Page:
Additional food and activity logs will be available for download to help participants track their progress. A pre and post challenge survey will be used to collect comments to improve future challenges and track participant progress.

Adults interested in participating in this on-line challenge should send an e-mail to treber.1@osu.edu with Zero Weight Gain in the subject line and subscribe in the body of the email. You’ll be enrolled and begin receiving e-communications starting November 21. While facebook will be utilized, participants only need to have an email address.

Michelle Treber, Family and Consumer Sciences Extension Educator, Pickaway County/Heart of Ohio

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Everyone seems to be on the fast track these days. Healthy eating can be a challenge in our fast paced world. When we’re rushing from work, kids’ activities, or our own commitments, we often grab something quick to eat on the go. In the process, we might be sacrificing good nutrition. But, it doesn’t have to be that way. If we think ahead and plan, we can make better choices for those meals and snacks on the run. 

*Check Nutrition Facts labels on products or the nutrition information available at fast food restaurants to get valuable information to guide your selections.  Grab and go foods often are high in fat, sodium and sugars and low in important vitamins and minerals. A good rule of thumb is the 5-20 guide. One serving of food with 5% or less Daily Value is considered low in that nutrient. One serving of food with a 20% or higher Daily Value is considered high in that nutrient.

 *Plan your grocery shopping with plenty of fruits and vegetables that can supplement a grab and go meal that is often lacking in nutrient rich fruits and vegetables.  Planning and eating more meals at home can be a healthy option.

 *Watch your portion size.  You can easily pack on extra calories if your portion size is large or “super size.”  Often times, items packaged as single portions actually provide 2 or more servings. For example, a large bagel may actually equal 3 or 4 servings from the Grains Group.  So don’t confuse portions and servings.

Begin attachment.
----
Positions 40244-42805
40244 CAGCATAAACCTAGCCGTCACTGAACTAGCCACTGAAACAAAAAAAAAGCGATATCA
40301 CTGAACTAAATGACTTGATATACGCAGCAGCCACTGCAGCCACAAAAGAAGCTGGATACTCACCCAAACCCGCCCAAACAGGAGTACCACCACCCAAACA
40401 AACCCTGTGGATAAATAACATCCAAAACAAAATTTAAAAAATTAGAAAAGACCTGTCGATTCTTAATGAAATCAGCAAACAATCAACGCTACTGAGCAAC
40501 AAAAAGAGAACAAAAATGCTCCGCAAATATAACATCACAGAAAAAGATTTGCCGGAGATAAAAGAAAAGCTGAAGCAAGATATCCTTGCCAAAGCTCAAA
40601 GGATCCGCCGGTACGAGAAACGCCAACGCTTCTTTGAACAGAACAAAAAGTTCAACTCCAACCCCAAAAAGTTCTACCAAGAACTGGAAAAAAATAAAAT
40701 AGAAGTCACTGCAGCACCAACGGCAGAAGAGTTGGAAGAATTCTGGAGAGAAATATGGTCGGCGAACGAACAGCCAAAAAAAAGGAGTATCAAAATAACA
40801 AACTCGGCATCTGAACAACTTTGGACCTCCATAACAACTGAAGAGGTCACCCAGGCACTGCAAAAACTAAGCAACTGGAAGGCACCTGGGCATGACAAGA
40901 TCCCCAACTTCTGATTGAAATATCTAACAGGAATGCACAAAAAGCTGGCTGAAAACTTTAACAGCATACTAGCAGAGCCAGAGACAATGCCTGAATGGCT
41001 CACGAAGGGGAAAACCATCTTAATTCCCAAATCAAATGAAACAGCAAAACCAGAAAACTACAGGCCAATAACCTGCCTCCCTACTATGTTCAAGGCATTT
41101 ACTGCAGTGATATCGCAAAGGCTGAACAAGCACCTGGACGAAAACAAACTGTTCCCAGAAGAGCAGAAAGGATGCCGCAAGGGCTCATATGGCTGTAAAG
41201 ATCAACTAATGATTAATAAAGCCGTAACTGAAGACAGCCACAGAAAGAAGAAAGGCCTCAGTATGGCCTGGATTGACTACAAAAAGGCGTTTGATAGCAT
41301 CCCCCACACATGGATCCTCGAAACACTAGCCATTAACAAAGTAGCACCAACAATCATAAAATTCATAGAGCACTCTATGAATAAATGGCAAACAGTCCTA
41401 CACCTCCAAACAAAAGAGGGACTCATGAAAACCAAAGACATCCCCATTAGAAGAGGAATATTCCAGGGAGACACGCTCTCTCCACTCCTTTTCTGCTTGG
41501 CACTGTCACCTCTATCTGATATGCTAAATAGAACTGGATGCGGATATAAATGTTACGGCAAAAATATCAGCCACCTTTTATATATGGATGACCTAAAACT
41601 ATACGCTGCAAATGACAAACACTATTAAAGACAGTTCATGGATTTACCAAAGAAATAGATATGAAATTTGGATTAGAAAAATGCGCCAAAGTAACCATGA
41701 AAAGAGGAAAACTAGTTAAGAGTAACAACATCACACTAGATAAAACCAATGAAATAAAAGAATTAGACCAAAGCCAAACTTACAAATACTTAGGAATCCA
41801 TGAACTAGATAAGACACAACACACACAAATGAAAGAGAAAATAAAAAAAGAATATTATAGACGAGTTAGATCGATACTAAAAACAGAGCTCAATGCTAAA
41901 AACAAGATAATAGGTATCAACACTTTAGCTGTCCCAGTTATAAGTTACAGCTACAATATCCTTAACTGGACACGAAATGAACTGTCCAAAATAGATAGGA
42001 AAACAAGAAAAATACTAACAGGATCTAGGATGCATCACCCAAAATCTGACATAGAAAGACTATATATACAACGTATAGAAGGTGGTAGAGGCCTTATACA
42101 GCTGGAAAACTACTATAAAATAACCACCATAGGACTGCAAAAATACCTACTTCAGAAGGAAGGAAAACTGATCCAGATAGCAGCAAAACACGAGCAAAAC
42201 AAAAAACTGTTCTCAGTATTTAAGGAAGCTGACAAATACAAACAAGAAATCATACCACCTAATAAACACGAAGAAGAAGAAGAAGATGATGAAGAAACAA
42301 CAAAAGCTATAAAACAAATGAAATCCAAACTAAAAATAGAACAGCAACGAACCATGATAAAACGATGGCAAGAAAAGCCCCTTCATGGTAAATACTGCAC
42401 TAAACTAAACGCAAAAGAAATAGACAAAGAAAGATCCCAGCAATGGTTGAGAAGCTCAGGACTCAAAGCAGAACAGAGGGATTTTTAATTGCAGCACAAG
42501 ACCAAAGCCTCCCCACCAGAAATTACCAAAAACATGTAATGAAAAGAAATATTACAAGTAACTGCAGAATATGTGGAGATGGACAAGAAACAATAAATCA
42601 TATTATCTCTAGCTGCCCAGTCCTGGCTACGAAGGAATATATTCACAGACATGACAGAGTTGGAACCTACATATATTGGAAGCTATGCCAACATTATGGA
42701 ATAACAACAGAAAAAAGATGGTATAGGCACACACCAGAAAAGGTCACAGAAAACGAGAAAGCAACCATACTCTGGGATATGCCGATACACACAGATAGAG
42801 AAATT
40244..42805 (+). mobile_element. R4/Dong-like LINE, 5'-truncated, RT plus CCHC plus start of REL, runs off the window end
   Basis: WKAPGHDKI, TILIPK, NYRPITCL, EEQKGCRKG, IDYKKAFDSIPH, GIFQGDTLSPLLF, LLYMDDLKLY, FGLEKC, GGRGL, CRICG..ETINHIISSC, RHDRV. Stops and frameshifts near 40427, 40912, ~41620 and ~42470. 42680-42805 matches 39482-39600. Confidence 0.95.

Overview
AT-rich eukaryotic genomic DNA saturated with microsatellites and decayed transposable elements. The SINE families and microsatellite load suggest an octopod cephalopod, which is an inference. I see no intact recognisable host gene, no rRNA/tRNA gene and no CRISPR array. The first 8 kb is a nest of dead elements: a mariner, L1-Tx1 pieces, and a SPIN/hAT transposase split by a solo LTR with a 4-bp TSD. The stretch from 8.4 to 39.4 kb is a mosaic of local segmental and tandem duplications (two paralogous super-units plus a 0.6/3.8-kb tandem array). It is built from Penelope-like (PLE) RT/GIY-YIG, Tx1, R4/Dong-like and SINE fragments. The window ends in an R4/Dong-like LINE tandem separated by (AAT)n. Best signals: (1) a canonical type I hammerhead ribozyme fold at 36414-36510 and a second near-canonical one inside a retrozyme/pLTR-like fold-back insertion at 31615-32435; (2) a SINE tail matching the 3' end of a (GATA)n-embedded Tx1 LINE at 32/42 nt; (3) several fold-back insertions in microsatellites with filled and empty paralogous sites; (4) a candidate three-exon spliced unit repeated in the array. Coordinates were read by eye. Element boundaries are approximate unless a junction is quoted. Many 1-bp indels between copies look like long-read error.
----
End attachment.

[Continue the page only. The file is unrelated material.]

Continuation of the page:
Taking a few minutes to read labels, plan your shopping and meals, and control your portion size can help ensure more nutritious meals even when you have to eat on the run.

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pictures of unhealthy foods such as curly fries                 Are you aware of what you last ate or how much?  Think about the last time you were watching T.V. and sat mindlessly eating.  Sometimes we do this and can’t believe we ate “the whole thing”.  We may not even remember if we even enjoyed the taste of the food.  Often we feel guilty or ill after eating so much.  The term to define this type of behavior is mindless or distracted eating.  Not only can this be dangerous to your health but it is likely to become a habit.  Unless we try to correct this behavior this may become the norm.    

                We make many food decisions every day.  Research shows we make as many as 200 overlooked food decisions each day.  An overlooked decision is one made without being aware we are making them. The decision about what to eat, how much to eat, or whether to even eat is based on habits or what we do most days.  Other things that impact the decisions are seeing or smelling foods and what is available.  The decisions are often influenced by external environmental cues.  Often we operate on auto pilot, not even aware of our moment to moment choices or actions.

                Suggested action steps to improve these eating habits or distracted eating include:

v  Try to minimize distractions when you eat.  Don’t have the T.V., computer, cell or smart phone on, or be reading the newspaper when eating.

v  Eat at the table and be sitting down.

v  Don’t eat while working at your desk or while driving.

v  Sit next to the slowest eater at the table and pace yourself by using them as a benchmark.  Slow down and enjoy every bite of your food.  Make your meal last at least 20 minutes.

v  Use smaller bowls or plates.  People eat up to 60% more when using larger tableware.

v  See what you eat.  Don’t eat out of a bag or package, put it on a plate or bowl.

v  Keep the tempting treats at the back or the cupboard or refrigerator and wrap them in foil.

Making deliberate decisions rather than acting without thinking it through is crucial.  Mindless eating is something most people do at some point, but thinking your choices through and being more mindful can make a huge difference in your health and overall diet.

 Source:  eXtension, Mindful Versus Mindless Eating, January, 5, 2011.

 Author:  Liz Smith, F.C.S. Extension Educator, Ohio State University Extension.